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Give an explicit example of:

$(a)$ a regular curve parametrized by arclength;

$(b)$ a non-regular curve which has the same geometric image as the previous one.

Could someone please help me with this? I think I am missing a definition that would make this simpler.

I am confused as what it means for two curves to have the same geometric image. I think that the image is the derivative of the parametrized curve, is this correct? If so, would this work:

$a)$ $\alpha(s) = (r\cos(s/r), r\sin(s/r), 0)$

$b)$ $\alpha(s) = (r\cos(s/r-\pi/2), r\sin(s/r), 0)$

Thank you in advance!

Edit: My example would not work because they don't have the same derivative, but do they still have the same image?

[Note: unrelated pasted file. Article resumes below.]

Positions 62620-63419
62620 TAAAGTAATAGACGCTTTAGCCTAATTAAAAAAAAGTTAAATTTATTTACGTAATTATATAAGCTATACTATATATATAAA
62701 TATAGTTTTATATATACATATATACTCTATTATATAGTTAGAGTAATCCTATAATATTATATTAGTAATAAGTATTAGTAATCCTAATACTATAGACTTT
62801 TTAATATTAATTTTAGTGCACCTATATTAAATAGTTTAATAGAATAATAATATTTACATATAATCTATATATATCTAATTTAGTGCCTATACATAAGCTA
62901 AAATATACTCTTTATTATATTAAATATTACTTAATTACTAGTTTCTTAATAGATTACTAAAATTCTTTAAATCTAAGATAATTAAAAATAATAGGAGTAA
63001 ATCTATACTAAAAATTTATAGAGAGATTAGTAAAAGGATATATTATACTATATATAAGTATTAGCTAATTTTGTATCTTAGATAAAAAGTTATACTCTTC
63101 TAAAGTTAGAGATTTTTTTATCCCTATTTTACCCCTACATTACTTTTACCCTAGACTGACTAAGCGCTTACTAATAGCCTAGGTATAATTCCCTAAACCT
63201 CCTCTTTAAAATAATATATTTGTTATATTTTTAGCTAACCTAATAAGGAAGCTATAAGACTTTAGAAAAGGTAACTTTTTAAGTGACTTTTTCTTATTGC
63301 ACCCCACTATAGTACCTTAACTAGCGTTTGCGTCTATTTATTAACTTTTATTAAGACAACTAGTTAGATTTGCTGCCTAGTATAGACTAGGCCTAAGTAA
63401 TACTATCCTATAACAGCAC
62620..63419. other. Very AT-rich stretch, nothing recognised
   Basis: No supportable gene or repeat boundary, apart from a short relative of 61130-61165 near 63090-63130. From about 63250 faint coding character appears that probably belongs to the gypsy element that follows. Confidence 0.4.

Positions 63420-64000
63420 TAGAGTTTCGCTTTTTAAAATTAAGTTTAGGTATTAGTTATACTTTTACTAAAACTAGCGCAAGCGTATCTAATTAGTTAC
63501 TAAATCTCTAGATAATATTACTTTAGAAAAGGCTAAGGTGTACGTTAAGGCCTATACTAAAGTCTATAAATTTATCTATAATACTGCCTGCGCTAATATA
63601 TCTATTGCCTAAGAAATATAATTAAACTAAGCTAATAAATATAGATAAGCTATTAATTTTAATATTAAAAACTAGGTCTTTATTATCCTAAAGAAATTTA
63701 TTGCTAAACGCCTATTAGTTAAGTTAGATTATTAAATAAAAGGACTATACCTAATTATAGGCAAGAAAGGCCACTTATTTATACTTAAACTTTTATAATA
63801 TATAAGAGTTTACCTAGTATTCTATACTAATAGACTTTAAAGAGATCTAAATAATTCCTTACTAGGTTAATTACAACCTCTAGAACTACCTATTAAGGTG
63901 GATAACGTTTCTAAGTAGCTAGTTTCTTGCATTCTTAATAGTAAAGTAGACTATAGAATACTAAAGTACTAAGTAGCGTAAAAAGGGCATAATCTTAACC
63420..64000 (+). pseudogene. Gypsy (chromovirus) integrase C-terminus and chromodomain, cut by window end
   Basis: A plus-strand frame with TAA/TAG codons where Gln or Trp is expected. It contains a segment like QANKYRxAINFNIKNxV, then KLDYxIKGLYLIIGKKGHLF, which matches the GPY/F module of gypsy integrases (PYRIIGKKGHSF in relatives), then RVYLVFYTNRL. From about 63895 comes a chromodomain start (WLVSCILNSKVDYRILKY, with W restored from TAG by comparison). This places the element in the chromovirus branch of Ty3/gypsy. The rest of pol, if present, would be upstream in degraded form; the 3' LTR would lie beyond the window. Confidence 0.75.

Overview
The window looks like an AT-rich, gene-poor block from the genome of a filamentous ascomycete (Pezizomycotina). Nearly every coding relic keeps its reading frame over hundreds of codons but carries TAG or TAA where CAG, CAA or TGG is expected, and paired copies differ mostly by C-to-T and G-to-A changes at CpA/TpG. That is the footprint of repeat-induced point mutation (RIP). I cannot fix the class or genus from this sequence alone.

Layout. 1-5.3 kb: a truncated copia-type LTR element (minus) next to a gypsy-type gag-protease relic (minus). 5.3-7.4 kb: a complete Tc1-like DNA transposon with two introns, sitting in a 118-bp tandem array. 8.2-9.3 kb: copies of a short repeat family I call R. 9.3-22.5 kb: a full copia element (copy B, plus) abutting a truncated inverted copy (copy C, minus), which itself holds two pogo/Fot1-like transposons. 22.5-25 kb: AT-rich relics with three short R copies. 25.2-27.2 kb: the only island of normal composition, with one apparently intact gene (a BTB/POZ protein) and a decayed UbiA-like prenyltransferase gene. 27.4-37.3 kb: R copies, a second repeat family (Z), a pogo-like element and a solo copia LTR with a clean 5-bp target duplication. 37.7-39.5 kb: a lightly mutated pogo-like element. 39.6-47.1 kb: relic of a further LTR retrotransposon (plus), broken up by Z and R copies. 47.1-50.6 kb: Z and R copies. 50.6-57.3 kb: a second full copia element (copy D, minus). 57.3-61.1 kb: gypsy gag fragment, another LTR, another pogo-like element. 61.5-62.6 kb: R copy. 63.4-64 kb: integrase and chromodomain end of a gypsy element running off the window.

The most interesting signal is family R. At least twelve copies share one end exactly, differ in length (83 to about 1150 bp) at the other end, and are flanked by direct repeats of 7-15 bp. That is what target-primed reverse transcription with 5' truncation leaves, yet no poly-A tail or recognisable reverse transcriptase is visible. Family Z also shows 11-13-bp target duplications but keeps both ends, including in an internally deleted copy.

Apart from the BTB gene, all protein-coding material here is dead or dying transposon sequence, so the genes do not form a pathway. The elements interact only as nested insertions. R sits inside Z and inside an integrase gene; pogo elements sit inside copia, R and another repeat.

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Well, consider the following two parametrizations of the unit circle :

  • $c(s):=(\cos s,\sin s,0),\ \ s\in \mathbb{R}$ and
  • $\tilde{c}(t):=(\cos (t^2),\sin (t^2),0), \ \ t\in \mathbb{R}$

Clearly the first parametrization is by arclength and the second is a non-regular parametrization since $$\tilde{c}'(0)=(0,0,0).$$

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  • $\begingroup$ Thank you very much! I hadnt thought of that! $\endgroup$ Feb 12 '16 at 15:37

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